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In the novel Their Eyes were watching God Zora Neale Hurston portrays a woman
named Janie's search for love and freedom. Janie, throughout the novel, bounces
through three different marriages, with a brief stint at being a widow in
between. Throughout these episodes, Hurston uses Janie`s clothing as a visual
bookmark of where Janie is in her search for true love and how she is being
influenced by those around her.
Janie's first article of clothing is an apron that she wears while married to
Logan Killiks as a hard working sixteen year old. Logan, who Janie describes as
looking like "an `ol skullhead in de grave yard," (pg. 13) marries Janie to
fulfill the role laid down by Janie's grandmother, a mule. Janie goes along with
this for nearly a year, until change comes walking down the road in the form of
Joe Starks. Joe is a "citified, stylish man with a hat set at an angle that
didn't belong in those parts," and he wants to take Janie away. Joe's dream is
to become "big man" and pleads Janie to take part in his dreams of the future.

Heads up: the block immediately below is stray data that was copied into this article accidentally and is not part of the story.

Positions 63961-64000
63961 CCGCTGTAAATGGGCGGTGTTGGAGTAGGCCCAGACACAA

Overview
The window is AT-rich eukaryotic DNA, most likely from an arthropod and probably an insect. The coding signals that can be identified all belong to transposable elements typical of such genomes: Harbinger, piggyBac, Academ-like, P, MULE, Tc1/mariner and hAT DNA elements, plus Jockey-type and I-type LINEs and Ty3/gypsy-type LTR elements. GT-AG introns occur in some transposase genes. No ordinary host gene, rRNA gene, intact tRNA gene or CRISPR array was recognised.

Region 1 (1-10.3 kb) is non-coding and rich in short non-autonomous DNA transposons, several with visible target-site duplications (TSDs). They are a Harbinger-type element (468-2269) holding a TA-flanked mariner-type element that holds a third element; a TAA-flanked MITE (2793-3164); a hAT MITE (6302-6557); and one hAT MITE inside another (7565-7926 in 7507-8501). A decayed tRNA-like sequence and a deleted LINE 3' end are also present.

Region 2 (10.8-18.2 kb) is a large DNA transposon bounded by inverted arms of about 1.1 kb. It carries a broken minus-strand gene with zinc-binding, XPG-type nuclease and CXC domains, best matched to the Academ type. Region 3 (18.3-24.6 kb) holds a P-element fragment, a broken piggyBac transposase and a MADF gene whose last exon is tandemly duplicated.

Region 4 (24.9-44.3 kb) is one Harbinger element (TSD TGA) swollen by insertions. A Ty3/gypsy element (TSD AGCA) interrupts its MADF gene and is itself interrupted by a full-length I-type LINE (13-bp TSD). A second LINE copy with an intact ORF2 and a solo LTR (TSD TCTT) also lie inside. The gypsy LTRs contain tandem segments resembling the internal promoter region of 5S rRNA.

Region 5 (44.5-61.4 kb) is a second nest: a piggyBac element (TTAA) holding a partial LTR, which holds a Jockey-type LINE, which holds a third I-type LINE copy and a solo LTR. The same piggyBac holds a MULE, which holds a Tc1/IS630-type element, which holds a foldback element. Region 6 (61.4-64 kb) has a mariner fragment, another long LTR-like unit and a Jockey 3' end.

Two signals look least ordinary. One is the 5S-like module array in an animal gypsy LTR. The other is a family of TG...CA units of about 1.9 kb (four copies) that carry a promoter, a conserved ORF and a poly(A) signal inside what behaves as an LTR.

He proposes marriage to her, and arranges a rendezvous at the bottom of the road
at sunup the next morning. Janie is torn because Jody "does not represent sun-up
pollen and blooming trees, but he spoke of the far horizon....The memory of
Nanny was still strong." (pg. 28) When Janie decides to leave the next morning
for, if nothing else, a healthy change, she looks down and sees the apron which
has stood for all the things she has had to do for Logan," and flung it on a
small bush beside the road. Then she walked on, picking flowers and making a
bouquet." (pg. 31) When Janie threw the apron on the bush, it represented a
major change in Janie's life, and a progression from Logan. Janie is continuing